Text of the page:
Manchester United have signed what is believed to be the biggest ever kit sponsorship deal in football. Their six-year deal with Umbro is believed to be worth a remarkable pounds 80m.
The deal was announced yesterday after months of negotiations behind the scenes as the world's leading sportswear manufacturers vied for the prize contract.
Umbro were forced to come up with the pounds 80m under heavy competition from their rivals, Nike and Reebok. Nike had offered pounds 50m over four years.
However Umbro, who are based in Manchester, topped that figure in a new six-year deal and made sure the bidding stopped before their present arrangement ends in July 1998.
Martin Edwards, the United chairman, refused to comment on the size of the deal but explained: "We could have gone two ways. We looked closely at doing it ourselves and we did have an interest from a very large company.
"Others rang to negotiate, but we did not get too far down the road with them because of our talks with Umbro. We've been happy with the four years we have had with them and they were prepared to come to us early in the agreement to renew it."
Peter Kenyon, Umbro's chief operating officer, said: "Manchester United are the biggest club in Britain and one of the biggest in the world. I can't name figures, but reasonable conjecture would be that the agreement reflects their status."
The sale of sportswear has helped to transform football's finances in recent years. In the 1994-95 tax year, United's income from merchandising was pounds 23.5m, which outstripped the club's gate receipts by nearly pounds 4m. In that year the club had a turnover of pounds 60m and made a profit of pounds 16.3m before transfer fees and taxation.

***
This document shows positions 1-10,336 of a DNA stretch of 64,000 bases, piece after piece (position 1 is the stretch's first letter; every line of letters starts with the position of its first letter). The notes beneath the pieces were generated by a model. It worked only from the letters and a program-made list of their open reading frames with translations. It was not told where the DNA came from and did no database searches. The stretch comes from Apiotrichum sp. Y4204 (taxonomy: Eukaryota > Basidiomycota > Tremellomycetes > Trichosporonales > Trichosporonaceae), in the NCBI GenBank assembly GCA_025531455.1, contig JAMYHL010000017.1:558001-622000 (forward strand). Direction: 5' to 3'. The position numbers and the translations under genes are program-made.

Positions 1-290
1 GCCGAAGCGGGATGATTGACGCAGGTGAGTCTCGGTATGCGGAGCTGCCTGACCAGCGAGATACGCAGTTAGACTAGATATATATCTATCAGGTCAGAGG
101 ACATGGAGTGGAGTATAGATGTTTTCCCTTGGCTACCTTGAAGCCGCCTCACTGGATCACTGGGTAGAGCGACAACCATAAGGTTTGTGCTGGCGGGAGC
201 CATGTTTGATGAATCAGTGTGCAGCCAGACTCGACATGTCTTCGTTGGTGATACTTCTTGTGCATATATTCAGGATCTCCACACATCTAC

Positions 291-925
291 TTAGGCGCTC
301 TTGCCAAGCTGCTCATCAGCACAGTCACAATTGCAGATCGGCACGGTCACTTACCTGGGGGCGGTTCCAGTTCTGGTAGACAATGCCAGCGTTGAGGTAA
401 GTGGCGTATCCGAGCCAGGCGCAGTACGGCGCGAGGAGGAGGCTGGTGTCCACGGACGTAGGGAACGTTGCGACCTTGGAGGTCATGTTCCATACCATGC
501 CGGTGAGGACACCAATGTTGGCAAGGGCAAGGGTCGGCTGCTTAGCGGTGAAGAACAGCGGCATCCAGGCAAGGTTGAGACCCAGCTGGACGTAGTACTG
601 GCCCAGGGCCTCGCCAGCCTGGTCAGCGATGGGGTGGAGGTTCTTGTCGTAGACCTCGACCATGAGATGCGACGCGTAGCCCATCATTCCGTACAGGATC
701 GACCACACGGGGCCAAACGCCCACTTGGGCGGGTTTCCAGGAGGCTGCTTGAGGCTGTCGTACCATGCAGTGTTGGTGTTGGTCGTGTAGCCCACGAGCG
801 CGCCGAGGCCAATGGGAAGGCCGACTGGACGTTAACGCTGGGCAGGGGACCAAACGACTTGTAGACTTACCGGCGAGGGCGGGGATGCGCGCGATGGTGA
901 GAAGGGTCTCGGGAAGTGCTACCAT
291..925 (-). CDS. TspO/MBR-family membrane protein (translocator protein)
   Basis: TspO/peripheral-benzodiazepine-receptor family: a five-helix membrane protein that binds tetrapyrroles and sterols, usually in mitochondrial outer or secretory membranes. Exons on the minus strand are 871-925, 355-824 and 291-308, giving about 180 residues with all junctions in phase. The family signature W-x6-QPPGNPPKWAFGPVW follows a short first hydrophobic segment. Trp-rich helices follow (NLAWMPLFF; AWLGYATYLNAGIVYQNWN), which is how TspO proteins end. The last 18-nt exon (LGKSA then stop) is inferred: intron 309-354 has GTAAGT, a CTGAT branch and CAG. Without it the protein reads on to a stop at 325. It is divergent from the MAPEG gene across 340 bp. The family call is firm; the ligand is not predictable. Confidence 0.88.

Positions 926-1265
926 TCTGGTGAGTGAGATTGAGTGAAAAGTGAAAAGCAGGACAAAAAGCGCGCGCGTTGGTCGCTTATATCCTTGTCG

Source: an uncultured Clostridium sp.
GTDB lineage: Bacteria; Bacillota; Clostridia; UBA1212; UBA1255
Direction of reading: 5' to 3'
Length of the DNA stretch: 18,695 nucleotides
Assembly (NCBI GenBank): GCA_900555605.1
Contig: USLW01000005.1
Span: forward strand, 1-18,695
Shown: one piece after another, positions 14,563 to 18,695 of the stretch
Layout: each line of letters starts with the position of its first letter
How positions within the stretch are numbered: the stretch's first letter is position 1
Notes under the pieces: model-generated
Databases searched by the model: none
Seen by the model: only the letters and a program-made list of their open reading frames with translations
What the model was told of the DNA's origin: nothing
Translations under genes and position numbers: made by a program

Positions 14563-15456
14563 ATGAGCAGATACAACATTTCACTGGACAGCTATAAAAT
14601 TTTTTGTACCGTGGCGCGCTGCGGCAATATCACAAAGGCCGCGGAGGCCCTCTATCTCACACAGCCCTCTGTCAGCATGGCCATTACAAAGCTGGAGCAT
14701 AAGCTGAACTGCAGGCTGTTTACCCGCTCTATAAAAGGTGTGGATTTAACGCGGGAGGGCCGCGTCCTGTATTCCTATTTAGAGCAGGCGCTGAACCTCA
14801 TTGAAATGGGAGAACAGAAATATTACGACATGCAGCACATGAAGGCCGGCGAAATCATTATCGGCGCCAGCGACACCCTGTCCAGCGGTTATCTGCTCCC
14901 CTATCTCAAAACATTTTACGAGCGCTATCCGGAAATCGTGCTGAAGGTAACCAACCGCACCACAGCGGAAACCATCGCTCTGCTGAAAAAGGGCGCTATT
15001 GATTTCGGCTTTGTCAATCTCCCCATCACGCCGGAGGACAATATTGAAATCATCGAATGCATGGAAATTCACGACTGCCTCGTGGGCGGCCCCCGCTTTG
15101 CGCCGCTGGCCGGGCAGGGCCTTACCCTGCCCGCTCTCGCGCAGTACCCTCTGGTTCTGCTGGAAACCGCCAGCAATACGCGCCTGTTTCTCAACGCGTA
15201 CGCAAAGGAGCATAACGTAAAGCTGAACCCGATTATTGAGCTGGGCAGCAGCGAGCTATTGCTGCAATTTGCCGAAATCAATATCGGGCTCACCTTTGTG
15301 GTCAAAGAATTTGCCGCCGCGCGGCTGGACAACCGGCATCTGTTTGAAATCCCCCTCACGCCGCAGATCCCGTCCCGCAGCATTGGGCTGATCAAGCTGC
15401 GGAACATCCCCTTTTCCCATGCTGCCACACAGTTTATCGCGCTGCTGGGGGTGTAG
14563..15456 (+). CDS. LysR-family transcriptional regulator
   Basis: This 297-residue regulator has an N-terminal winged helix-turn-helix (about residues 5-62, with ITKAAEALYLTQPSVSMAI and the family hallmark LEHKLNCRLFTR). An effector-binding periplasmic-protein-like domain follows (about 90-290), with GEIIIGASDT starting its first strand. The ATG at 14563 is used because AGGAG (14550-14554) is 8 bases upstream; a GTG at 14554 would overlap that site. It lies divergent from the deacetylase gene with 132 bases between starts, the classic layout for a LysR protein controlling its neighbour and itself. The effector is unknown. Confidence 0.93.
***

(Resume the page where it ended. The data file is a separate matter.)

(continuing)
Merchandising has taken off to such an extent that United opened a megastore at Old Trafford last year. However, there has been criticism of the frequency with which United change their playing strips. Any change of kits inevitably provides a major boost to kit sales.
Edwards said: "They [Umbro] pay us money for us to wear their strip and recover those monies through the sale of replica kits.
"The deal does not mean another kit will go on sale. We are into a cycle now and there will be a new home strip coming out in August, but all our fans know that.
"We always have three strips in existence and each has a three-year life cycle. The deal means we carry on with that cycle. Had we changed supplier, we would have to have three new kits on sale at the start of next season."
United are not the only people who will be making a substantial profit out of their latest deal. Umbro are expected to make a profit in the six years of around pounds 100m.
The United shops alone have a huge annual turnover, the price of their Umbro gear reflecting the kind of money that can be made. Strips, home and away, cost pounds 25 upwards for a shirt, pounds 12 for shorts and pounds 8 for socks.
The popular line in coats and tracksuits that can be seen around Old Trafford are also a major money-spinner. The distinctive Umbro coats can cost up to pounds 75, while tracksuits vary between pounds 50 and pounds 60.
Umbro's success in winning the contract will be a setback for Nike. They won a major contract with Arsenal in their first football venture and have made substantial profits from football ever since.
The first month's turnover on Arsenal kits was an amazing pounds 6m, which puts the pounds 80m on offer at United into some sort of perspective. United's six-year deal is easily the longest in the game and should remain the most lucrative for years to come.